NGO’s Campaign to Promote Breast-feeding Shows Results
Moneylife Digital Team 02 February 2017
In the 1970s and 1980s, India was witnessing a decline in breastfeeding of infants. Increasing urbanisation and industrialisation, along with a global campaign by large commercial enterprises to encourage switch over to bottle-feeding as a more convenient and healthy option, were at the root of this change. However, research has shown otherwise. Hence, countering the large marketing and advertising budgets of commercial entities promoting bottle-feeding became a stupendous task. This was the rationale for Breastfeeding Promotion Network of India (BPNI).
BPNI was born as a recommendation of the workshop on “Recent Advances in Human Lactation and Breastfeeding Management at Wardha, India” organised by ACASH (Association for Consumers Action on Safety and Health), FOGSI (Federation of Obstetrics and Gynaecological Society of India) and IAP ([Indian Academy of Pediatrics), in 1991. Over the past 25 years, the impact of this organisation, and its relentless advocacy, is beginning to yield results. There is now widespread awareness in India about the fact that breastfeeding is a healthier and better choice for all babies. 
An achievement for BPNI was the enactment of the Infant Milk Substitutes, Feeding Bottles, and Infant Foods (Regulation of Production, Supply and Distribution) Act 1992 and Amendment Act 2003 (IMS Act). Arjun Singh, late human resources development minister, had said in this context: “Inappropriate feeding practices lead to infant malnutrition, morbidity and mortality in our children. Promotion of infant milk substitutes and related products like feeding bottles and teats do constitute a health hazard. Promotion of infant milk substitutes and related products has been more extensive and pervasive than the dissemination of information concerning the advantages of mother’s milk and breastfeeding and contributes to decline in breastfeeding.”
Several non-government organisations (NGOs) and doctors had been conducting training and awareness sessions, since 1981, to ensure that breastfeeding remains the first and best choice. In 1991, a training of trainers (ToT) programme was organised. It was during this TOT that BPNI was born. Many participants became BPNI’s founders and co-founders. Dr Arun Gupta, central coordinator of BPNI, recalls, “Out of the group, four members were active and enthusiastic supporters of the cause. These were: Dr RK Anand, Dr NB Kumta, Dr Tarsem Jindal and I. We pooled Rs1,000 each to start BPNI which was legally registered in July 1992.”
Protecting breastfeeding from commercial actors is BPNI’s forte. It has no hesitation in taking on powerful multinationals that are at the forefront of high-powered campaigns to hard-sell instant formulas and powder milk to new mothers.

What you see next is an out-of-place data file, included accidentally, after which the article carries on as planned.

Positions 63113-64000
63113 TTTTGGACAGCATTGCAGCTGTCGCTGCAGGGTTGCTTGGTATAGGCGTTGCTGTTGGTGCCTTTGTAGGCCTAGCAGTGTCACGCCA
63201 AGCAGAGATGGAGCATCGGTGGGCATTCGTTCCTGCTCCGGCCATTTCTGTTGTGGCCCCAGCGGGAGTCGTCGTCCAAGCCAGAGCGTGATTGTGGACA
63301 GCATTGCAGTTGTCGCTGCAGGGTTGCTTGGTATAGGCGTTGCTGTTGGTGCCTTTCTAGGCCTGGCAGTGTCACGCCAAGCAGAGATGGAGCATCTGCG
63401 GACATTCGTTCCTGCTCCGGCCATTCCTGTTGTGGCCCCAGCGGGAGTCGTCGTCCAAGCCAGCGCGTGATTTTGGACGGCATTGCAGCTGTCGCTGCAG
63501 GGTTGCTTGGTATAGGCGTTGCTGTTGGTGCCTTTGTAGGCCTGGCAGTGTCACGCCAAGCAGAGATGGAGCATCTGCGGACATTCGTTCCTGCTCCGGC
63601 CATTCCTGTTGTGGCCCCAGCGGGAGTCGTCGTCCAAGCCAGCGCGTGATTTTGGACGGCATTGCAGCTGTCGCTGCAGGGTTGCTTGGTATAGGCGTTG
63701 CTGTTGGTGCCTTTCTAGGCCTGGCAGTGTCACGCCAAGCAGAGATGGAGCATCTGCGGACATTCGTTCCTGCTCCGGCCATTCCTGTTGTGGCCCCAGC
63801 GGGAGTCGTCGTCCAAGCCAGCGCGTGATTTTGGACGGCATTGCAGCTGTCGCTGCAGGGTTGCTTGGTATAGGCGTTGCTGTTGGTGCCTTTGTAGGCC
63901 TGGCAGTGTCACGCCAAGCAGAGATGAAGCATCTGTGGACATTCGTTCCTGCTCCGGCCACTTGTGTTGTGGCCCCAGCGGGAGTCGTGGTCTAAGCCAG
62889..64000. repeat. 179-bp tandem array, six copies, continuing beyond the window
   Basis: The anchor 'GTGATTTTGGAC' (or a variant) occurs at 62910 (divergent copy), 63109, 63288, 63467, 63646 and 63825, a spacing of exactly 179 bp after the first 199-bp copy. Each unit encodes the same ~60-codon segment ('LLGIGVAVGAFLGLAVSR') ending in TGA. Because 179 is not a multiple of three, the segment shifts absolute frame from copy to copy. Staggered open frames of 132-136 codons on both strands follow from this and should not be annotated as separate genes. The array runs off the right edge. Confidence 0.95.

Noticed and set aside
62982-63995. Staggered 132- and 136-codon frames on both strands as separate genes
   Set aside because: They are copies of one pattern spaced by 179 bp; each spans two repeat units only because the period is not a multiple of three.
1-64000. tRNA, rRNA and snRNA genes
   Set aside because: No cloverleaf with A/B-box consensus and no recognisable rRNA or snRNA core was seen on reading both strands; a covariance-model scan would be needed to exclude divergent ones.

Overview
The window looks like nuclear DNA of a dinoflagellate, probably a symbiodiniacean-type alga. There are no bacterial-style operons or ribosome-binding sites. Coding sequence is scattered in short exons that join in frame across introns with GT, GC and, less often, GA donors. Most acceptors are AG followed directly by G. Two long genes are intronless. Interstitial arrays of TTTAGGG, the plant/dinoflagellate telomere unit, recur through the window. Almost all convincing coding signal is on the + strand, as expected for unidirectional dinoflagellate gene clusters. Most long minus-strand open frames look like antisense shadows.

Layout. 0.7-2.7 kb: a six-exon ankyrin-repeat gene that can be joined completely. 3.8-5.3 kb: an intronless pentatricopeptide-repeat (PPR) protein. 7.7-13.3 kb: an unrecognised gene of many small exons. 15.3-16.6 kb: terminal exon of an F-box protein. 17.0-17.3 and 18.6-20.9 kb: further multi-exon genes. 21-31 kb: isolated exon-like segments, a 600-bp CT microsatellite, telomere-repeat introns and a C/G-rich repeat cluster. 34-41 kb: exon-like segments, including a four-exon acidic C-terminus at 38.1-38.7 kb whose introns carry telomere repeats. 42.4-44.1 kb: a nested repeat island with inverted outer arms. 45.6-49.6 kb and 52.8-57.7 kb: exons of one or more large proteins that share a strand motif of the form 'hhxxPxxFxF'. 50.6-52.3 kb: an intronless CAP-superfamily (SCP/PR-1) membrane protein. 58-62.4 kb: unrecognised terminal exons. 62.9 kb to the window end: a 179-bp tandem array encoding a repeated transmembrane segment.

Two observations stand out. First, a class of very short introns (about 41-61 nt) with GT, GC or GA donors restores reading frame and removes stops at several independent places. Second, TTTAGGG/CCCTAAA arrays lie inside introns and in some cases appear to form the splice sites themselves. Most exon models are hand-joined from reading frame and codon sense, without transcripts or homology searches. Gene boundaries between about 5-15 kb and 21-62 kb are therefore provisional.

Challenging their might is not for the fainthearted. BPNI is continuously monitoring what these baby food companies are doing and reports to media and government. It shares these with other professional agencies to let them know what they are doing. “Very recently, we have come up with a phone app that can be used by people to detect these promotional tactics of companies and report to BPNI. It is named ‘Stanpan Suraksha’ on Google Play and IOS,” a proud Dr Gupta pointed out.
When asked about the challenges faced by BPNI, Dr Gupta said, “Lack of funds and sustainability are the biggest challenges. Also, BPNI does not have an office of its own and monthly rental is quite a major cost to it. BPNI has been relying on donors and the government; it does not take money from commercial sources. This is our ethical policy. We have not gone to individuals. If someone out there could donate a space of 2,000sq ft in Delhi, it could be a huge help for us, and if individuals help us with recurrent donations to fight for this social cause, it would probably sustain BPNI.” BPNI has been dependent mainly on international funding agencies and United Nations organisations. Its conventional donors are governments of Sweden and Norway.
BPNI is registered as a society under the Societies Registration Act and also under the Foreign Exchange Regulation Act. Donations to BPNI are eligible for tax exemption under Section 80G of the Income-tax Act, 1961.
Breastfeeding Promotion Network of India (BPNI)
BP-33, Pitampura, 
New Delhi-110034
Tel: +91-11-42683059, 27343608,
Fax: +91-11-27343606


Meenal Mamdani
7 years ago
I have great admiration for this organization that took on this daunting task and made a success of it.
I recently came across one down side of this practice. Along with an NGO I was trying to study the reasons for malnutrition in children under 2yrs. What we found was that the mothers would exclusively breast feed until the child was almost 18 months. Invariably the children would be in Grade 1 malnutrition range. We repeatedly advised the mothers to supplement breast feeding from 6 months onward with soft foods like rice, dal, fruits, etc. But the grandmothers declined saying that they had grown up the same way and there was no need to adopt new fangled things. Our pointing out the stunting which results from this practice made no difference.
I would request this organization to include advice re supplementation of breast feeding to prevent malnutrition.
Gamal Nasser
7 years ago
My attempts to subscribe to your magazene repeatedly failed after entering debit card details , can you check it , or else please publish your magazene in Amazon or Google books.
Arun Gupta
7 years ago
Thanks for this wonderful story
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